Thanksgiving week is here and you know what that means…FRIENDSGIVING! Yes, yes, celebrating Thanksgiving with family is a beautiful tradition but Friendsgiving put a name to a tradition many of us have been honoring for ages – gathering to give thanks with friends we call our “chosen family.”
If we learned anything over the past few years, it’s the important role close friendships play in our day-to-day lives. Desperately missing in-person celebrations and those casual coffee talks, many of us found new and creative ways to connect with one another (think Zoom happy hours, virtual book clubs, non-stop text chains – the list goes on!). If you consider the powerful mental and physical benefits that come with strong friendships, it makes sense that we crave these authentic relationships in our lives.
Friendships and Mental Health
The mental health benefits of friendships begin in childhood. Friendships support the development of self-esteem and allow children to work on their social skills. In our adolescence, friendships are a source of emotional support and can prevent us from feeling alone during a time when we’re experiencing a great deal of growth and change. It appears that many of these benefits even extend into adulthood as Recent studies have shown that adolescents with robust social networks experience fewer symptoms of anxiety and depression well into the future.
Here are a few other mental health benefits of friendships:
Improved sense of purpose and belonging
Feelings of happiness
Reduced stress levels
Added support during traumas and hardships
Friendships and Physical Health
You know that friend who’s always inviting you to meet them for a Pilates session or walk in the park? Good friends can motivate us to foster a healthier lifestyle and can help us course-correct when we’re over-indulging in unhealthy habits. Friendships are also associated with a reduced risk of high blood pressure and unhealthy body mass index among adults with some studies even showing that adults with vibrant social lives live longer than peers with fewer friends. Seems like a solid reason to invest in these relationships, don’t you agree?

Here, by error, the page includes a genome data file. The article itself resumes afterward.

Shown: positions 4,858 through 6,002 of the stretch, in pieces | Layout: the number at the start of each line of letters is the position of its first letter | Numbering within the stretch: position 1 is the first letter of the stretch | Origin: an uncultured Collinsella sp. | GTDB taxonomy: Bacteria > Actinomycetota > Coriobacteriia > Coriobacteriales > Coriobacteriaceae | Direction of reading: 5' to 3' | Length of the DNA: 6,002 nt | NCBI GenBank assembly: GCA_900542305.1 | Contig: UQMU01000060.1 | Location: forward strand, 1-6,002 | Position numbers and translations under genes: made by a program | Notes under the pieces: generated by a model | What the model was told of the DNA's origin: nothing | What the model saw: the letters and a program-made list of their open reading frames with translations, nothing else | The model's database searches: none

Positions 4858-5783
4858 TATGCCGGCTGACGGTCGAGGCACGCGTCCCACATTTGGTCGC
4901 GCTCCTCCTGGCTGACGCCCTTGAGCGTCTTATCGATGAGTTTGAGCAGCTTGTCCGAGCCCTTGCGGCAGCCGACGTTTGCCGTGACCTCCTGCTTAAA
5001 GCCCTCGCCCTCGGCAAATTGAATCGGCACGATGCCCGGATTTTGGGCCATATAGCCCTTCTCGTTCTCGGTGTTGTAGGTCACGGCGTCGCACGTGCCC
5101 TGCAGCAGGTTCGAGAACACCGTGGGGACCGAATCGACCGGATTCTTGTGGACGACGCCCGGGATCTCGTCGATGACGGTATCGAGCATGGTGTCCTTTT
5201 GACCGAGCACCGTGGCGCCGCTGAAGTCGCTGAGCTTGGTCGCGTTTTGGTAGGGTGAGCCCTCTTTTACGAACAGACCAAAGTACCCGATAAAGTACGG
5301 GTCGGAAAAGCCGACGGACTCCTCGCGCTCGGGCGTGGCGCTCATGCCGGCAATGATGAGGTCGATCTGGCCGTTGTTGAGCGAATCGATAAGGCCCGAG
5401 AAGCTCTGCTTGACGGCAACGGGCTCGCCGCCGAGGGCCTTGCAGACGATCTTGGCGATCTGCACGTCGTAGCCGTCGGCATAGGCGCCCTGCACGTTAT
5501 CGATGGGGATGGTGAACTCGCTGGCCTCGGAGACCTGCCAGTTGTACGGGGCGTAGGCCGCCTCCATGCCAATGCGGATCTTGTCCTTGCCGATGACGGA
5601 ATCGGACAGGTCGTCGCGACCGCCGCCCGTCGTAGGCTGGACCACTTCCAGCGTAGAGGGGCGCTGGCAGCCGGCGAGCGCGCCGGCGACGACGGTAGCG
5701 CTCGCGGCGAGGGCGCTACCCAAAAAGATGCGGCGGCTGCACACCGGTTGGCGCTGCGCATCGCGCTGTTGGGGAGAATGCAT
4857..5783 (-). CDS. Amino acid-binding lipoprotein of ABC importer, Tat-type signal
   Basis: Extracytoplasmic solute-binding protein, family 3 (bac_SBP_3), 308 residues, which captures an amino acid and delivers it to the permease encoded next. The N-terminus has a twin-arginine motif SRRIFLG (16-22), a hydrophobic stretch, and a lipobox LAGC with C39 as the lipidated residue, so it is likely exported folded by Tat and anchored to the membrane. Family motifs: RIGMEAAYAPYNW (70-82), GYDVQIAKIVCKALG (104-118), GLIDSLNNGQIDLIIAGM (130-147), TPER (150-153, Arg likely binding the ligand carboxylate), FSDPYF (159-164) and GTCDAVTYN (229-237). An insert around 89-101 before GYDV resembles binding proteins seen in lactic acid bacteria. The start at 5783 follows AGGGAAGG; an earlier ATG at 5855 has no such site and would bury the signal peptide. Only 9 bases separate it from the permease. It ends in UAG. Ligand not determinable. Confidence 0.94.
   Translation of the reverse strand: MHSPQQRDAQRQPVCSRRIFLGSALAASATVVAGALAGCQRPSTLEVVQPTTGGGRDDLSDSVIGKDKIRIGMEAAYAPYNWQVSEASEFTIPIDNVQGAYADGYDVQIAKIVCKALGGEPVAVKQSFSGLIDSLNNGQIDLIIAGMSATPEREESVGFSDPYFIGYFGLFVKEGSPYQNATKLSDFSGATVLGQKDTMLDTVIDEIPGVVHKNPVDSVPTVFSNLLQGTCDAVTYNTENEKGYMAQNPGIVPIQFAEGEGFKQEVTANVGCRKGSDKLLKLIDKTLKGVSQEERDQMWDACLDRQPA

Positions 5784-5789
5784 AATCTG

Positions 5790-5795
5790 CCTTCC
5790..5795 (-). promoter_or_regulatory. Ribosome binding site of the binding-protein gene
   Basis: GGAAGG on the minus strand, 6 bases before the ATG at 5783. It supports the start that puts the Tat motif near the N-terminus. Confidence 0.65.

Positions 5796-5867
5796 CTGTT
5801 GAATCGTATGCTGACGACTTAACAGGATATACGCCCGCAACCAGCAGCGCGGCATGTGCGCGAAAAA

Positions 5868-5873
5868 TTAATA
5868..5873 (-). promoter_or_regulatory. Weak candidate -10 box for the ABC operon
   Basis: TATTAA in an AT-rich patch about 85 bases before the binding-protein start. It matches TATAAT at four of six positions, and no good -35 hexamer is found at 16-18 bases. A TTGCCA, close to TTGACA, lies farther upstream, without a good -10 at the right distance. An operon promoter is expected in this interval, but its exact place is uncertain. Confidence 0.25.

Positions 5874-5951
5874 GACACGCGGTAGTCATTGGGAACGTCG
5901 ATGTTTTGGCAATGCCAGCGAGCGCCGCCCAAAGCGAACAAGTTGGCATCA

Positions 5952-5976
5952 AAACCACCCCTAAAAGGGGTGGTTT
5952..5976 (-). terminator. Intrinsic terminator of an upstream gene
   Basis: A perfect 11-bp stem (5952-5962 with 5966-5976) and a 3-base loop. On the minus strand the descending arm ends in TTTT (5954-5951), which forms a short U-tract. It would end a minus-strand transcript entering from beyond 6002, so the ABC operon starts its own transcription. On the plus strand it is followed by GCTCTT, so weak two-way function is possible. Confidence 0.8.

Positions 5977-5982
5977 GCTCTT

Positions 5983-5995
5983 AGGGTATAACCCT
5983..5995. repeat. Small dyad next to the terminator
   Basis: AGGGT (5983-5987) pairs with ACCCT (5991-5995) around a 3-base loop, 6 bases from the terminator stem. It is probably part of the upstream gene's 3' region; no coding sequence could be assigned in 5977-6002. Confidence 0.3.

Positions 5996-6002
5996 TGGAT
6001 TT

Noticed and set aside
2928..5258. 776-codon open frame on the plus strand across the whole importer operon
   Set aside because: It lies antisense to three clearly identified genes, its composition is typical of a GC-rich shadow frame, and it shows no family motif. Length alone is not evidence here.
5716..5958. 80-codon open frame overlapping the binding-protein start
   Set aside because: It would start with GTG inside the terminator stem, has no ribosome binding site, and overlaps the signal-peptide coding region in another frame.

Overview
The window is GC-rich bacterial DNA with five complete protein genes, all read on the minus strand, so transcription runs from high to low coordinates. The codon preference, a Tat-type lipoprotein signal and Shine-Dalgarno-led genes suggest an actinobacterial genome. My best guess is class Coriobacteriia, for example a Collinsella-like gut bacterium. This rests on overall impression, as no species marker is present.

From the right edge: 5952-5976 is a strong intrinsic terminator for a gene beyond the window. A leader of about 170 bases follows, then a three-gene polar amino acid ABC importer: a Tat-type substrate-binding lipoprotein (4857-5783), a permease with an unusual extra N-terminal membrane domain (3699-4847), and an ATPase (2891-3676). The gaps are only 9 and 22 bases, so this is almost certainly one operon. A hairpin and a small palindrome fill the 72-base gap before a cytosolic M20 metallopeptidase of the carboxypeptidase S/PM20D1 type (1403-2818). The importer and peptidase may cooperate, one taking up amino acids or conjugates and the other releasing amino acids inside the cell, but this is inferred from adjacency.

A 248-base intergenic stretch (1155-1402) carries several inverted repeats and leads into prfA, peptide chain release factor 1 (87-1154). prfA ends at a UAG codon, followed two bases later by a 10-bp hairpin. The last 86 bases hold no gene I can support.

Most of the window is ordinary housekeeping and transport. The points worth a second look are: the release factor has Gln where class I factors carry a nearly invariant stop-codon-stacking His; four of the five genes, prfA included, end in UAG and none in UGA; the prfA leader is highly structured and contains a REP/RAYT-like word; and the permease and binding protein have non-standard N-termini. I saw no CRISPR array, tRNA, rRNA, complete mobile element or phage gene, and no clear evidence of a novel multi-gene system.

So, How Can We Strengthen Our Friendships?
For us to enjoy strong friendships, we must be good friends to our friends while remembering that strong friendships aren’t built upon big acts alone. They’re built upon many thoughtful little moments and acts of kindness. Here are a few ideas that we hope prove helpful:
Listen up! Check in with your friends. Ask them how they’re doing and really listen to their answers. Before offering advice or chiming in with a relatable story of your own, you can ask open-ended (not yes or no) follow-up questions or validate the way they may be feeling in that moment. This approach is called active listening, and it’s incredibly effective when you want to help someone feel heard and understood.
Be kind. This seems obvious, but sometimes it’s the most basic things that can be the most impactful in a relationship. As often as you can, show basic courtesy to your friends. Honor their time and honor their trust. Be on time, don’t gossip behind their backs, and follow through whenever you say you’re going to do something.
Don’t Be Afraid To Be Vulnerable. If you’re experiencing hardship or feel stressed or depressed, try opening up to your trusted friends. Chances are that talking through an issue will make you feel better, will give your friend the opportunity to share their experiences and insight, and will ultimately strengthen your friendship.
The bottom line? Good friends are good for your health, so CHEERS to the hearts and souls who enrich our lives on every level! Happy Friendsgiving!